Government & Politics

Board of Assessments Grants Easement to Perdue

By Terry Rogers

On Thursday, March 13, the City of Milford Board of Assessments held a public hearing regarding a request from Perdue for a waiver to the 50 foot setback requirement for neighboring properties. The company planned to demolish an existing shed used to hold live birds for their organic chicken processing and replace it with a new one, which would be placed in alignment with another live holding shed on the property.

“We are currently attempting to give the trucks that deliver live birds better access to the sheds where they are stored,” said John Shahan, the engineer for the project. “There are two sheds in the location we are discussing. One is an older shed that we plan to tear down. The other is more modern and an easement was granted for this shed around eight years ago.” The request was asking for an easement of 29.59 feet, as the new shed would only be 20.1 feet from the property of Donald Tatman.

“The idea of the new shed is to provide better conditions for the chickens,” said Dean Walston, Director of Operations for Perdue’s Milford Plant. “These birds are organic and are worth $6 each, twice as much as non-organic birds. The Milford Plant will eventually be an entirely organic processing plant, and when we complete the conversion, will be the largest organic chicken processing plant in the country. Therefore, we need to improve the condition of how these birds are stored in order to minimize losses.”

Commission member, Brendon Warfel, asked whether this would allow the company to store more chickens and if fans would be installed in the new sheds. “The new shed will have the same capacity as the old shed, and we would be installing electric fans in the building,” said Mr. Shahan. “There may be additional fans in the new building than in the old one, but noise level increases should be minimal.”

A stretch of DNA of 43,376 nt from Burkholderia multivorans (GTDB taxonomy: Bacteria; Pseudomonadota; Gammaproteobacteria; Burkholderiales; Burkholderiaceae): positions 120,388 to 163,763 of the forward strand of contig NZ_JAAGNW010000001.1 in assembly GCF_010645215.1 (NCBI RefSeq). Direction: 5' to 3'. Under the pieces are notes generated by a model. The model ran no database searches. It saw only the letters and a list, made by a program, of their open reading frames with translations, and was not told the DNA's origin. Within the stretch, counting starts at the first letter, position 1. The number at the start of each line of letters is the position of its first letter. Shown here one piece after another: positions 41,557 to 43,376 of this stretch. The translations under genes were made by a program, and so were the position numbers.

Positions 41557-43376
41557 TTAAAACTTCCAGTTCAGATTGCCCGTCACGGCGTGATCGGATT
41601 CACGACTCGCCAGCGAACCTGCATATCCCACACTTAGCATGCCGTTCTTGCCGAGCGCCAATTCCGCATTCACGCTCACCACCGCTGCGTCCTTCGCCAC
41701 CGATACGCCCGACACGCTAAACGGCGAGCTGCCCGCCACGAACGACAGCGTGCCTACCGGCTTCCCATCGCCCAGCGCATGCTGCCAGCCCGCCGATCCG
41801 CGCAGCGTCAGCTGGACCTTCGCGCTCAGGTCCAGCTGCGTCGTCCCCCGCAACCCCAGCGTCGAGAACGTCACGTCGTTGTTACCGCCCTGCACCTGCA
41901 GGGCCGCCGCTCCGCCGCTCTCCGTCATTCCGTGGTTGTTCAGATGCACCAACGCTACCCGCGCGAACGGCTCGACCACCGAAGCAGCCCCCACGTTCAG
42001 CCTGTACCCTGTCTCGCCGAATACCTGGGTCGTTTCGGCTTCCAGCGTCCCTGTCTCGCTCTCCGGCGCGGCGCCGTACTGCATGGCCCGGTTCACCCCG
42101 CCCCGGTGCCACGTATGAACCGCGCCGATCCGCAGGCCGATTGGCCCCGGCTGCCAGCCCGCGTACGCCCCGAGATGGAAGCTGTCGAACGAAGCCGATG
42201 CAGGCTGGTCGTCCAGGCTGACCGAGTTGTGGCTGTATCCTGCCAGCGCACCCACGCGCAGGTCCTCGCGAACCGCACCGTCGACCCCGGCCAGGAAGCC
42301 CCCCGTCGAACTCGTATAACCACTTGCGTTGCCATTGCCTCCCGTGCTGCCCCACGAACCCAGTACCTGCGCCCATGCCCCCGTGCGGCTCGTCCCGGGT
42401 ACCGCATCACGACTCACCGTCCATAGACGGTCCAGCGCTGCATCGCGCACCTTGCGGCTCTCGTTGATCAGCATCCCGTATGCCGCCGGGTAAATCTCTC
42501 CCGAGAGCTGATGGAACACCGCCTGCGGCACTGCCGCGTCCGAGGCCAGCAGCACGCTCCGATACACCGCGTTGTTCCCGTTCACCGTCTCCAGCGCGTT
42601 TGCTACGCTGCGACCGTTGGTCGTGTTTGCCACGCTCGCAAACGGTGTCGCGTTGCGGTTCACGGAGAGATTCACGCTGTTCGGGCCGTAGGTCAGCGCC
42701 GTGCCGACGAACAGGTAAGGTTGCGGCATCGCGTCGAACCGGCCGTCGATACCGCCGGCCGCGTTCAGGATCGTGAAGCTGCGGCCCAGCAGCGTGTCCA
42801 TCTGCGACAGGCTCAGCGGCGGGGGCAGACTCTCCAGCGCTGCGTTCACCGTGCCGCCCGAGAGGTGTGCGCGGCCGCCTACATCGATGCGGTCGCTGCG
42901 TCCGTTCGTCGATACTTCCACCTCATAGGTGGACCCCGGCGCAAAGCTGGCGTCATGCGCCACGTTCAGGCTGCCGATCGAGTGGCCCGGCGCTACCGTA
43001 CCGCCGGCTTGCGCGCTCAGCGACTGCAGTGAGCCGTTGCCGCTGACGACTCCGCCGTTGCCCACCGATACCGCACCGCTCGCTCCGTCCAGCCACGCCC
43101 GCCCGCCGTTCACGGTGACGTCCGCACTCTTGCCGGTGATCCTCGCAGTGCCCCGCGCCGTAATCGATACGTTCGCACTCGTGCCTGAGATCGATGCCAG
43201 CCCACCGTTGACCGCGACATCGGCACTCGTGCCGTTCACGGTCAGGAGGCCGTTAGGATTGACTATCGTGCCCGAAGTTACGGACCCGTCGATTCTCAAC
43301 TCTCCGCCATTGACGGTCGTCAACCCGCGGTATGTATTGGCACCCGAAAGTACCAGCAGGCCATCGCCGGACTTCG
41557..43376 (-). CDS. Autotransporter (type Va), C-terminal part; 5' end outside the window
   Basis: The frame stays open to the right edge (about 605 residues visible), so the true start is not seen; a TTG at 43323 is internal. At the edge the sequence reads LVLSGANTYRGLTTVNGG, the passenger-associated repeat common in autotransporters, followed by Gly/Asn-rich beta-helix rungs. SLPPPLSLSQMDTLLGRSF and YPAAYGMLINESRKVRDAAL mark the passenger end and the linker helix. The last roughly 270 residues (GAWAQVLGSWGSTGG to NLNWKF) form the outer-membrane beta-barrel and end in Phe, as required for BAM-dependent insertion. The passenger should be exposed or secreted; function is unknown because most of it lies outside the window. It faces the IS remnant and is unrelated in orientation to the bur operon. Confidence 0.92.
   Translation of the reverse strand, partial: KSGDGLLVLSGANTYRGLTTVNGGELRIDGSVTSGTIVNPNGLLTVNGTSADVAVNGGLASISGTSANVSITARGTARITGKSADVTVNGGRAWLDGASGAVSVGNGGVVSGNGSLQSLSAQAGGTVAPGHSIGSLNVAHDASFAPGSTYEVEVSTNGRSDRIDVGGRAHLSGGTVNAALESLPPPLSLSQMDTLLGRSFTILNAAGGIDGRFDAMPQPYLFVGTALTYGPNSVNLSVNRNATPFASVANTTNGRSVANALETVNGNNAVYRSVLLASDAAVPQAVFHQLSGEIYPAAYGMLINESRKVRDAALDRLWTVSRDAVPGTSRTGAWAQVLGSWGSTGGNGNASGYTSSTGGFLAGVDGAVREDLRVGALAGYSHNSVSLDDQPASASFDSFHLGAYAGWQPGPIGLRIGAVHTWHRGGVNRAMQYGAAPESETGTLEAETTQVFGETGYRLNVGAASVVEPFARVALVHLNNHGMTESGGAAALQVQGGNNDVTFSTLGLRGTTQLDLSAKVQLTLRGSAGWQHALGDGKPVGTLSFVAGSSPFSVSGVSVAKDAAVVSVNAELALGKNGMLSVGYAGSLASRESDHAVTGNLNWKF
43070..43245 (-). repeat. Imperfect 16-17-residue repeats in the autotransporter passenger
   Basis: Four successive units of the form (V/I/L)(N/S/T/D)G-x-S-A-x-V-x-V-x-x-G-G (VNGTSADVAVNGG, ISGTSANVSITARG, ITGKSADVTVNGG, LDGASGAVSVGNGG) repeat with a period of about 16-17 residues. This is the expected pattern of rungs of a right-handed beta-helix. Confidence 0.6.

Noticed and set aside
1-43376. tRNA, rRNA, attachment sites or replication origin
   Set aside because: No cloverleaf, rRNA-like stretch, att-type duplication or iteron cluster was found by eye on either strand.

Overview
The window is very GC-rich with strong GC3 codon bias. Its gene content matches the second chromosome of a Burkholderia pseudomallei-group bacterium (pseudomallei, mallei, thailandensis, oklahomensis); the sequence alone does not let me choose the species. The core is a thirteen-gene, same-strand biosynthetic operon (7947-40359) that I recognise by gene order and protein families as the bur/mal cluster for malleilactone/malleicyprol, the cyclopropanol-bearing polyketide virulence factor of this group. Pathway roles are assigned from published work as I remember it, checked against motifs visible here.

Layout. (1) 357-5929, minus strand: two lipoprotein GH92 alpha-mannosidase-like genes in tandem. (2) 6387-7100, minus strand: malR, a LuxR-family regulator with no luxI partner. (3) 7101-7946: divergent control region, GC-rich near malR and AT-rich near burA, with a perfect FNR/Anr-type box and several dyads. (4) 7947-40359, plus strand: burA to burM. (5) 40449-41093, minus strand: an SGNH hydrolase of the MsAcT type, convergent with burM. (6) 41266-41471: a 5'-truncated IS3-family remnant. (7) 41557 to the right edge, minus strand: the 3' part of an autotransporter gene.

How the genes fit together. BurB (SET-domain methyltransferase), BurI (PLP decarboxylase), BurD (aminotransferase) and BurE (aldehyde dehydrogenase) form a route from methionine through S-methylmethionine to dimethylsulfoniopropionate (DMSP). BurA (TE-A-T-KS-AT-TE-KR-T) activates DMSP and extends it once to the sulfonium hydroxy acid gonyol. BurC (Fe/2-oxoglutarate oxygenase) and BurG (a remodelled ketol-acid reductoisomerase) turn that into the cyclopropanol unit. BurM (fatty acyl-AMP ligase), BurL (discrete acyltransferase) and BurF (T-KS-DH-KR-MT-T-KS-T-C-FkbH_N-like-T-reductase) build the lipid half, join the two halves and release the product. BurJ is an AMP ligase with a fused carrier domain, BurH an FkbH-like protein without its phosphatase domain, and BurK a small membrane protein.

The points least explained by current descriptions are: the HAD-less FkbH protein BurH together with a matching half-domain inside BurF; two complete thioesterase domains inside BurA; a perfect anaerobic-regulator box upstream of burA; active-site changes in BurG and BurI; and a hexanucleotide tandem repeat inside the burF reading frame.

Donald Tatman, whose property borders the area where the new sheds would be installed opposed the request due to what he felt would be increased noise in an area that already generated a considerable amount of sound. “We have owned the farmland next to the plant since 1948,” Mr. Tatman testified. “The noise from those fans is unreal already, and, on days that are really hot, they bring in big diesel fans that are so loud we can’t even have our windows open in the spring or summer. On top of that, that building they want to tear down muffles the sound somewhat, so if they tear that down, we will have no buffer against the sound of those fans.”

Commission member, Keith Gramling, asked if other neighbors had problems with the noise, and Mr. Tatman explained that he and his daughter were the closest neighbors. Other residents in the area were renters and felt they had no say in the matter.

“We have a setback of 50 feet for a reason,” Commissioner Warfel said. “My only problem is that, although this is farmland now, we all know how Milford is growing. There could be houses there someday. What would be the possibility of planting trees to buffer the noise?”

Mr. Walston said that Perdue would prefer not installing landscaping due to the maintenance required, but that the company would be willing to install vinyl slats in an existing chain link fence as additional noise buffering. The request was approved unanimously with the stipulation that Perdue install chain link slats of some material that would provide better noise buffering in order to provide relief to neighboring properties.

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